Susan Landau is currently a Visiting Scholar in the Computer Science Department at Harvard University. She was previously a Distinguished Engineer at Sun Microsystems, and held faculty positions at the University of Massachusetts and Wesleyan University.
She has worked on security, cryptography, and policy, including surveillance and digital-rights management issues.
Landau is the author of "Surveillance or Security? The Risks Posed by New Wiretapping Technologies" (MIT Press, 2011), coauthor, with Whitfeld Diffie, of "Privacy on the Line: the Politics of Wiretapping and Encryption" (MIT Press, 1998; rev. 2007), and the author of numerous computer science and public policy papers, as well as op-eds on cybersecurity and encryption policy.
She is a member of the National Research Council Computer Science and Telecommunications Board and serves on the advisory committee for the National Science Foundation's Directorate for Computer and Information Science and Engineering.
Landau was a fellow at the Radcliffe Institute for Advanced Study, is a recipient of the 2008 Women of Vision Social Impact Award, and is a fellow of both the AAAS and the ACM. She received her BA from Princeton, her MS from Cornell, and her PhD from MIT.
Susan has just been awarded a Guggenheim fellowship for 2012.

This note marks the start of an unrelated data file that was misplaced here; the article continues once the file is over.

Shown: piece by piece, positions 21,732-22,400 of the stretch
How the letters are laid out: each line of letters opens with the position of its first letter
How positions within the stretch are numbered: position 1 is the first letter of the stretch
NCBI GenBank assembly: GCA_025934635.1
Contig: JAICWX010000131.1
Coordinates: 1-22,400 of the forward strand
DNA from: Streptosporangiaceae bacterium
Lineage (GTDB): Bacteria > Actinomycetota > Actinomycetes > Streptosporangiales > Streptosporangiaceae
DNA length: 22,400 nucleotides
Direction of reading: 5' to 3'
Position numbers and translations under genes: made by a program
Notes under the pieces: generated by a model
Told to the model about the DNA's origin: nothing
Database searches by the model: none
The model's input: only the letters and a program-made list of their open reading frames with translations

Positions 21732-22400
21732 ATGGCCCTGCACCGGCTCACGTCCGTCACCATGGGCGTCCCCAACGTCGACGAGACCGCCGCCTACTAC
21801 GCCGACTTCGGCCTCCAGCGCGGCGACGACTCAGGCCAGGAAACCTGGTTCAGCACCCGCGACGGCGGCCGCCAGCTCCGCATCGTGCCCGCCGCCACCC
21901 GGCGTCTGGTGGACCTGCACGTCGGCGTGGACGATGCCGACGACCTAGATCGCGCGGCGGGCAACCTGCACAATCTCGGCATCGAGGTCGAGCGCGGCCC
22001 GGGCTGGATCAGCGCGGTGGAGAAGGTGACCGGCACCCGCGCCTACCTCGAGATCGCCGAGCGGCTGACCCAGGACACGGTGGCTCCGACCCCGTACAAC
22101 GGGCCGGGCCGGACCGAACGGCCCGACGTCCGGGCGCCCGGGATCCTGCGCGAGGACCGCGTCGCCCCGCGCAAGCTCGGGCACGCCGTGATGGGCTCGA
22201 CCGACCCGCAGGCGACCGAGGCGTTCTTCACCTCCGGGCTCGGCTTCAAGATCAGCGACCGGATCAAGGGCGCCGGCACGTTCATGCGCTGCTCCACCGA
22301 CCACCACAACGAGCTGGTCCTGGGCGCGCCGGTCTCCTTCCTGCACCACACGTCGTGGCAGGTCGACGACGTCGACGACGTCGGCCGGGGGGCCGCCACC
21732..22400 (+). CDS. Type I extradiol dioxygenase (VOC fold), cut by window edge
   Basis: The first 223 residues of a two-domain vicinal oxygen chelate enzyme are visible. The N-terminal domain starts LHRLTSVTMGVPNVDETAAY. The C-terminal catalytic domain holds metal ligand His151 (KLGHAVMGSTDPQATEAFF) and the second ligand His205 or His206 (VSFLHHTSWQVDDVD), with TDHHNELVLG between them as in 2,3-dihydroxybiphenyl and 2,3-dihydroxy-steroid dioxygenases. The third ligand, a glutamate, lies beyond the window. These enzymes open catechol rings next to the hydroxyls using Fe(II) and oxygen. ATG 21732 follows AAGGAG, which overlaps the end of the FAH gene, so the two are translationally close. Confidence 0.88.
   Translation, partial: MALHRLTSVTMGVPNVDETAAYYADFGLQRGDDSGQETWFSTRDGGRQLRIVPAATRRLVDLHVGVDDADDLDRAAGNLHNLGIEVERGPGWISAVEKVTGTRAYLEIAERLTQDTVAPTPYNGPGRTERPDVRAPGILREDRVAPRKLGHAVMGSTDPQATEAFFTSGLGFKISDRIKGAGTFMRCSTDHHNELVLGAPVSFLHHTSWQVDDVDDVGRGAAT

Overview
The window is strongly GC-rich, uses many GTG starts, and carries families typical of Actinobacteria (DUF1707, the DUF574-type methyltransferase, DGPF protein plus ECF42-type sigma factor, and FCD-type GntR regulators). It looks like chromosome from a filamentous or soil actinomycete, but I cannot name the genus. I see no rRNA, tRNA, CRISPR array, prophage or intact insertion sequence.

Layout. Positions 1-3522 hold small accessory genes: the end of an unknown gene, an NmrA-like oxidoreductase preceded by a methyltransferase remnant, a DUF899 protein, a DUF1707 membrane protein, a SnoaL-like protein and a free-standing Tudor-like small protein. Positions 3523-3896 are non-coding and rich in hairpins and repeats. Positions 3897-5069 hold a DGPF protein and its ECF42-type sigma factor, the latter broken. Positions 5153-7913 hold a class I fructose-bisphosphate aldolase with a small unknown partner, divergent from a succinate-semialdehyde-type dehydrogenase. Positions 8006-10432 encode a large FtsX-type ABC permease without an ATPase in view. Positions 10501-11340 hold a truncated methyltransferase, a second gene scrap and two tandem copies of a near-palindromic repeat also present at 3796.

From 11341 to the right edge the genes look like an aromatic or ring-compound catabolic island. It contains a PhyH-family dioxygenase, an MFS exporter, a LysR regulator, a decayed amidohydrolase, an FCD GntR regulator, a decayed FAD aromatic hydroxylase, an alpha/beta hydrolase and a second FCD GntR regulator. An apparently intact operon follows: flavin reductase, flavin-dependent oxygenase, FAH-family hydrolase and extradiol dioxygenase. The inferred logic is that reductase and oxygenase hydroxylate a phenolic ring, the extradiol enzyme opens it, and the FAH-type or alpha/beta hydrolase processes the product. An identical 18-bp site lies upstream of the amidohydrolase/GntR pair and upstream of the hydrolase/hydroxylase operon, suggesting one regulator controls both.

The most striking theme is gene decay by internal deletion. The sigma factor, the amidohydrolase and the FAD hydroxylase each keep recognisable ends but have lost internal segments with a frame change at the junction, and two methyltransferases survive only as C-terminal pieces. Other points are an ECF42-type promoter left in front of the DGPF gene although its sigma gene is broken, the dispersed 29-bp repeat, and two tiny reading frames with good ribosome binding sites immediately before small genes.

Surveillance or Security? The Risks Posed by New Wiretapping Technologies
The United States -- indeed, much of the industrial world -- has moved large portions of business and commerce, including the control of critical infrastructure, onto IP-based networks. This reliance on information systems leaves nations highly exposed and vulnerable to cyberattack. At least in the U.S., law enforcement remains focused on building wiretapping systems within communications infrastructure. In embedding eavesdropping mechanisms into communications technology itself, we are building tools that could easily be turned against us. Indeed, such attacks have already occurred. In a world that has Al-Qaeda, nation-state economic espionage, and Hurricane Katrina, how do we get communications security right? Though the perspective of this talk will be through a U.S. lens, the lessons are applicable much more broadly.
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